School Lunches, Obese Kids and a Military at Risk

First Lady Michelle Obama’s made the fight against childhood obesity a top priority; now the nation’s military brass is weighing in.

At least nine million 17 – 24 year-olds in the United States are too big to serve in the military — that’s 27 percent of all young adults, putting the future of our military force in jeopardy. The stern warning comes from a group of America’s retired generals, admirals and civilian military leaders:

“Being overweight or obese turns out to be the leading medical reason why applicants fail to qualify for military service. Today, otherwise excellent recruit prospects, some of them with generations of sterling military service in their family history, are being turned away because they are just too overweight.”

A report released by the non-profit group Mission: Readiness says that childhood years are critical to the formation of sound eating habits that can last a lifetime, and that millions of children eat breakfast, lunch, and additional snacks in school every day.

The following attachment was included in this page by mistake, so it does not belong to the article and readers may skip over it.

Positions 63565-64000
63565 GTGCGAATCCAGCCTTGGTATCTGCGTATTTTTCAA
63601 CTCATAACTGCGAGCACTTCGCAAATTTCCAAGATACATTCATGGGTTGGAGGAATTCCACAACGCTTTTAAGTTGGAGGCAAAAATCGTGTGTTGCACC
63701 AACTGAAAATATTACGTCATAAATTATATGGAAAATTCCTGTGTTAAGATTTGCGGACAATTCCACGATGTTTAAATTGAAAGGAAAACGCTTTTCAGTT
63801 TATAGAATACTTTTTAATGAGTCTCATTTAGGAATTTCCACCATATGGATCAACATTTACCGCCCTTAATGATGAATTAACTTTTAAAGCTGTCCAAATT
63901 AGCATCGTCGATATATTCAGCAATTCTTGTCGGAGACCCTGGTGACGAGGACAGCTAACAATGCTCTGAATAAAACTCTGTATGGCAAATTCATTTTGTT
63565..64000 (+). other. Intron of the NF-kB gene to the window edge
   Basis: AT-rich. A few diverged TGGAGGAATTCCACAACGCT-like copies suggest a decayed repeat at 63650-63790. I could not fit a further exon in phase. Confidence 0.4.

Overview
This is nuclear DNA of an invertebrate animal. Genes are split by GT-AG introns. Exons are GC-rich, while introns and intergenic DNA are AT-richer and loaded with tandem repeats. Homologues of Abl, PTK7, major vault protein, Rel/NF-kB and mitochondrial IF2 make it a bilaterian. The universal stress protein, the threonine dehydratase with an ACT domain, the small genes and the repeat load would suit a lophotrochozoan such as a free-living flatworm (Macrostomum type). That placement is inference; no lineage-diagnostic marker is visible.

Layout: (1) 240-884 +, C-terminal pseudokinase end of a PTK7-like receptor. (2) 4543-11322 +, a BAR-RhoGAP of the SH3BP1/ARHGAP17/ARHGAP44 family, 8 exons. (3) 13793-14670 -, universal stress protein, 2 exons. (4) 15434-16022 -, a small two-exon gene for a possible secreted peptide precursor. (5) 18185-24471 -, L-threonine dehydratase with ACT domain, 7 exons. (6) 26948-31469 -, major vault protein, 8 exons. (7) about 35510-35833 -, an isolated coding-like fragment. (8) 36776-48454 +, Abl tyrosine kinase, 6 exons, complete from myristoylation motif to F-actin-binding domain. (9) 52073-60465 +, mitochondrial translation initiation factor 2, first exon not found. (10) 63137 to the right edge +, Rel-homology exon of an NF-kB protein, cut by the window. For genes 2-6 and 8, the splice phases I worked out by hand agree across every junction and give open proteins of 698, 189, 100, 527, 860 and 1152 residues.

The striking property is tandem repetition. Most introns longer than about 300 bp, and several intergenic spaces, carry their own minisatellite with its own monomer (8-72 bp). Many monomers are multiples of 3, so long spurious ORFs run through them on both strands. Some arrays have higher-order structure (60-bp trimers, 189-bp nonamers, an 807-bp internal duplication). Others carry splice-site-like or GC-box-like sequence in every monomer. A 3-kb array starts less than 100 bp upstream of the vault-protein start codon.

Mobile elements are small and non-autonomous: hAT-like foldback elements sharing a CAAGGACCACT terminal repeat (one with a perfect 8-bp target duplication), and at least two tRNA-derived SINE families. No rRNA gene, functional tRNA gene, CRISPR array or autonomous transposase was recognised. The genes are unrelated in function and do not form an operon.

The group is calling on Congress to pass new child nutrition legislation that would

  • get junk food and high calorie beverages out of schools by allowing the Secretary of Agriculture to adopt the Institute of Medicine standards for what can be served or marketed in schools;
  • support increased funding to improve nutritional standards and the quality of meals served in schools, helping to deliver healthier, lower-calorie meals to more children, encouraging healthier lifelong habits;
  • and provide more children access to programs that effectively cut obesity, delivering the education and encouragement children and their parents need to adapt healthier eating and exercise habits.

Junk food routinely makes its way to students in school through stores, snack bars, vending machines, and too many unhealthy options on a la carte menus. Almost half the states have no nutritional standards for foods served in schools.